Animal Science Department


Date of this Version



Lewis, Grundy & Kuehn in Animal Science (2004) 78.


Copyright 2004, Cambridge University Press. Used by permission.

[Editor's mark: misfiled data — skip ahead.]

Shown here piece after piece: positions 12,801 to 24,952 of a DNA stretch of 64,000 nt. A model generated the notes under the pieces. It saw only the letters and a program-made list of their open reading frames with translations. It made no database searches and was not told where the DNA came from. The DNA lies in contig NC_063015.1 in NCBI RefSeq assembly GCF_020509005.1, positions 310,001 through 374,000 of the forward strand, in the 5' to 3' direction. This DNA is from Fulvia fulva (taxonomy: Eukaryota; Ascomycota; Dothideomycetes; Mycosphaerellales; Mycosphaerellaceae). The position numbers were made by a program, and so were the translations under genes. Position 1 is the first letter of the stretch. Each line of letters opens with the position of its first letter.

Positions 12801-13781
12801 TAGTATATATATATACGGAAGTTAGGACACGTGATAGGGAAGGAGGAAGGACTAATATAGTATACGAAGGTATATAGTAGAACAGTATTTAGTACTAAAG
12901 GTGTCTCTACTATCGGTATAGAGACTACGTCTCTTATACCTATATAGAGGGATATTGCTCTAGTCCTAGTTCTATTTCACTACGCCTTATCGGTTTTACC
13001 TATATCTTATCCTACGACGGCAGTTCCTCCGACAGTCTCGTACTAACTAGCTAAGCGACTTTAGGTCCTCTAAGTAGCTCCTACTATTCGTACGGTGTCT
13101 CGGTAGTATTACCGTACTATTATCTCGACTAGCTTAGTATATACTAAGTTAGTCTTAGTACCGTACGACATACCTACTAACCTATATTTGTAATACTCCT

With an increase in the number of candidate genes for important traits in livestock, effective strategies for incorporating such genes into selection programmes are increasingly important. Those strategies in part depend on the frequency of a favoured allele in a population. Since comprehensive genotyping of a population is seldom possible, we investigate the consequences of sampling strategies on the reliability of the gene frequency estimate for a bi-allelic locus. Even within a subpopulation or line, often only a proportion of individuals will be genotype tested. However, through segregation analysis, probable genotypes can be assigned to individuals that themselves were not tested, using known genotypes on relatives and a starting (presumed) gene frequency. The value of these probable genotypes in estimation of gene frequency was considered. A subpopulation or line was stochastically simulated and sampled at random, over a cluster of years or by favouring a particular genotype. Line was simulated (replicated) 1000 times. The reliability of gene frequency estimates depended on the sampling strategy used. With random sampling, even when a small proportion of a line was genotyped (0·10), the gene frequency of the population was well estimated from the across-line mean. When information on probable genotypes on untested individuals was combined with known genotypes, the between-line variance in gene frequency was estimated well; including probable genotypes overcame problems of statistical sampling. When the sampling strategy favoured a particular genotype, unsurprisingly the estimate of gene frequency was biased towards the allele favoured. In using probable genotypes the bias was lessened but the estimate of gene frequency still reflected the sampling strategy rather than the true population frequency. When sampling was confined to a few clustered years, the estimation of gene frequency was biased for those generations preceding the sampling event, particularly when the presumed starting gene frequency differed from the true population gene frequency. The potential risks of basing inferences about a population from a potentially biased sample are discussed.